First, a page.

$\sum_i p_i \mapsto \bigl(\sum_i \int_{p_0}^{p_i} w_1,..., \sum_i \int_{p_0}^{p_i}w_g \bigr)$ (0)

or algebraically: think of $J$ as line bundles of degree 0 then $\phi^d(\sum_i p_i) = O(\sum_i p_i - dp_0)$.

Thm1: For a suitable constant $\kappa \in J$, $\Theta = W_{g-1} + \kappa$ where $W_{g-1} = Im(\phi^{g-1})$.

Aside: no proof yet but at least heres why $W_{g-1}$ is a divisor.

Roughly, $\dim S^{g-1}C = g-1$ so it suffices to show $\phi^{g-1}$ is generically 1-1, this shows $W_{g-1}$ has the same dimension, i.e. codimension 1.  Now

$(\phi^d)^{-1}(q) = |D|$.  (1)

where $D \in S^dC$ and $q = \phi^d(D)$.  Remains to show $h^0(D) = 1$ iff $h^0(K-D) = 1$ by Riemann-Roch.  The following is a standard result that I’ll add a reference to or a proof of later

Lemma: If $h^0(D)>0$ then for all but finitely many points $h^o(D-p) = h^0(D)-1$.

Apply the lemma to $K$ to get an open set $U$ with the property that $h^0(K-P) = h^0(K) - 1$ for all $P \in U$.  Let $\Delta_{ij} \colon C \to S^{g-1}$ be the diagonal map on the ith and jth factors.  Let $U_{ij} = S^{g-1} - \Delta_{ij}(C)$ and finally let $V = \cap_{i\ne j} U_{ij}$; it is an open dense set and $h^o(D) = 1$ for all $D \in V$.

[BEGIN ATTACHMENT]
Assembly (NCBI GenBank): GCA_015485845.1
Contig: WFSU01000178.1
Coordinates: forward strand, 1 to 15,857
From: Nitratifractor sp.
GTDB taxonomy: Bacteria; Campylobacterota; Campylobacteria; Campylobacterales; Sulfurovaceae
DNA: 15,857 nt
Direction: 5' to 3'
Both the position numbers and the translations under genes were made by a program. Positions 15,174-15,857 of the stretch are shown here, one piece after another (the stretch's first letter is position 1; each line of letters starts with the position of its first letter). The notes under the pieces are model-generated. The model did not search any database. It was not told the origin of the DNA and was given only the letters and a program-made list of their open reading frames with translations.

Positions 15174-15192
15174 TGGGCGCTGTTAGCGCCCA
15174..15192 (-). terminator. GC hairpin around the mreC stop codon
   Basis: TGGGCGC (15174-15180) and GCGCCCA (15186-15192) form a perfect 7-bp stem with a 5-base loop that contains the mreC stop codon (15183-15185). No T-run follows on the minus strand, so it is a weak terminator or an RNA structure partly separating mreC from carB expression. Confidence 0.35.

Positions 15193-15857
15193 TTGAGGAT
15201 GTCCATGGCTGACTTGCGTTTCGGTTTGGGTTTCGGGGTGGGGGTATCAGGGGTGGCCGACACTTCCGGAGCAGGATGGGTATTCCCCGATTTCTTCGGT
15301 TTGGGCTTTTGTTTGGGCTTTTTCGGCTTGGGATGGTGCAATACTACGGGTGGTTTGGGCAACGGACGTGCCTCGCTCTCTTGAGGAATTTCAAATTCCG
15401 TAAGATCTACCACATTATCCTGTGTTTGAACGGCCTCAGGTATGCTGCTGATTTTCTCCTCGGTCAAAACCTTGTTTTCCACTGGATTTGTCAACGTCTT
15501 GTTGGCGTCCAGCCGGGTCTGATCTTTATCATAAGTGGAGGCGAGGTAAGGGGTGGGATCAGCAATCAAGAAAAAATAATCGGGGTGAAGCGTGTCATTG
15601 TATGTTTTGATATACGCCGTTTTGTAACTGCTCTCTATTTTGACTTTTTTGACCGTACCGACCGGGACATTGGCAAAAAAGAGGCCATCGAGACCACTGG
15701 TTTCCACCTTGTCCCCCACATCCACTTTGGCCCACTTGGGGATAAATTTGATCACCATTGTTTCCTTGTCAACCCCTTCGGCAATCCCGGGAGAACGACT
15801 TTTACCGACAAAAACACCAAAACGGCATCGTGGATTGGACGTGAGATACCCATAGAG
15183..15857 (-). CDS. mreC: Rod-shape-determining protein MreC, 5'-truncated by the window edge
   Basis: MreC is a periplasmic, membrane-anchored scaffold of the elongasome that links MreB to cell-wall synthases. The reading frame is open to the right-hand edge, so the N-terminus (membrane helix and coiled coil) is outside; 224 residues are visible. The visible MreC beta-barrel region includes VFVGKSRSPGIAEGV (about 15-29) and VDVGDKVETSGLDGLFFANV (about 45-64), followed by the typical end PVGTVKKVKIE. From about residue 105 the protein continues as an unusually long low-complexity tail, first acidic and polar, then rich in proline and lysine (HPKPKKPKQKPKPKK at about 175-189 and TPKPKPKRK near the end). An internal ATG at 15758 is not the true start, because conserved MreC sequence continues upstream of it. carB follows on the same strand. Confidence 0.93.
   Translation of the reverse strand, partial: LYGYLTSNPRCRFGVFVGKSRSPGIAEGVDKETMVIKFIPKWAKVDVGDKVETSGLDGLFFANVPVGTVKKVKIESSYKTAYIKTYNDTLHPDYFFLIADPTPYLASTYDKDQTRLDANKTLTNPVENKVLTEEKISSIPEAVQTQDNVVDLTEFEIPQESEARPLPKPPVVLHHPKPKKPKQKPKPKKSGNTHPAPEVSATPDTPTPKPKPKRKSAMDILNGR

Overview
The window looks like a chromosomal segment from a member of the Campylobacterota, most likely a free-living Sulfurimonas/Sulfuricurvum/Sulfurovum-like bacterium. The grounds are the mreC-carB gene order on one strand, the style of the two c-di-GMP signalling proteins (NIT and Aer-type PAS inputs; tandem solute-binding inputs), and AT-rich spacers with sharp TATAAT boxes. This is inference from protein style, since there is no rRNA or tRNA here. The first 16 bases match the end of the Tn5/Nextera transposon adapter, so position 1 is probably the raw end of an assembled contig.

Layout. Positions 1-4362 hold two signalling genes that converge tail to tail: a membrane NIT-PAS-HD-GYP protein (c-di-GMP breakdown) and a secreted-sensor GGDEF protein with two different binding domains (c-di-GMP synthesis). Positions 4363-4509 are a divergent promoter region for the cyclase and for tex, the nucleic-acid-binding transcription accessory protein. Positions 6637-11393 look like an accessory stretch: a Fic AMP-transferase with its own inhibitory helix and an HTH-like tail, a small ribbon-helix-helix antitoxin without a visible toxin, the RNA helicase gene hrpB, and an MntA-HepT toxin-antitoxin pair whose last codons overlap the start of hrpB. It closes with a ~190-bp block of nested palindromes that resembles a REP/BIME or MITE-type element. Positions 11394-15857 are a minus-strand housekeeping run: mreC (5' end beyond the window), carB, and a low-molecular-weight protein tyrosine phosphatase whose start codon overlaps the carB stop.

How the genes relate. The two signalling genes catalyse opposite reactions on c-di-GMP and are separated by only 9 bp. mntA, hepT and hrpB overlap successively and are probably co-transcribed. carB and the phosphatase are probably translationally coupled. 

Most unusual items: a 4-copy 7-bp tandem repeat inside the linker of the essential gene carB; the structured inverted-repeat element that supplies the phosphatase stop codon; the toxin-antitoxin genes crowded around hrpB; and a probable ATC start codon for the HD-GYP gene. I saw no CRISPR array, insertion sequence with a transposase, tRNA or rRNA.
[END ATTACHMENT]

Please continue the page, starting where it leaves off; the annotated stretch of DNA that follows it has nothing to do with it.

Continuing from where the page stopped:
In relation to the main theorem the significance of this result is that $S^{g-1}C \to J$ carries a lot of useful information about the geometry of the curve and so up to a constant this useful information is sitting in $\Theta$ which only depends on $E$.

This is where the need to break into cases arises.  For $g = 1$, $C \cong J(C)$ and there is nothing to prove.

Step 3: Describe the smooth locus $\Theta^{smooth}$ for the case $g(C) \ge 3$ and $C$ is non hyperelliptic.

Using thm1 we identify points of $\Theta$ with points of $W_{g-1}$; for $q \in \Theta$ write $q = \mu(D):= \phi^{g-1}(D)$ for $D \in S^{g-1}C$.

Claims

a) $\mu(D) \in \Theta$ is smooth iff $\dim |D| = 0$; such $D$ are sometimes called regular.

b) For $D$ regular, can identify $T_{\mu(D)} \Theta$ with the span of $D$:

The span of $D$ and Geometric Version of Riemann-Roch

For $C$ as stated the canonical divisor $K$ gives embedding into $\mathbb{P}^{g-1}$.

For $D$ a divisor, set span $D = \cap E$ where $E$ ranges in $\{E \in |K| : E \ge D\}$.  Can check $\dim span(D) + \dim |K-D| = g-2$ (as projective spaces). Whence the geometric version of the Riemann-Roch Theorem

$\dim |D| = \deg D - \dim span(D) -1$ (2)

Proofs a,b: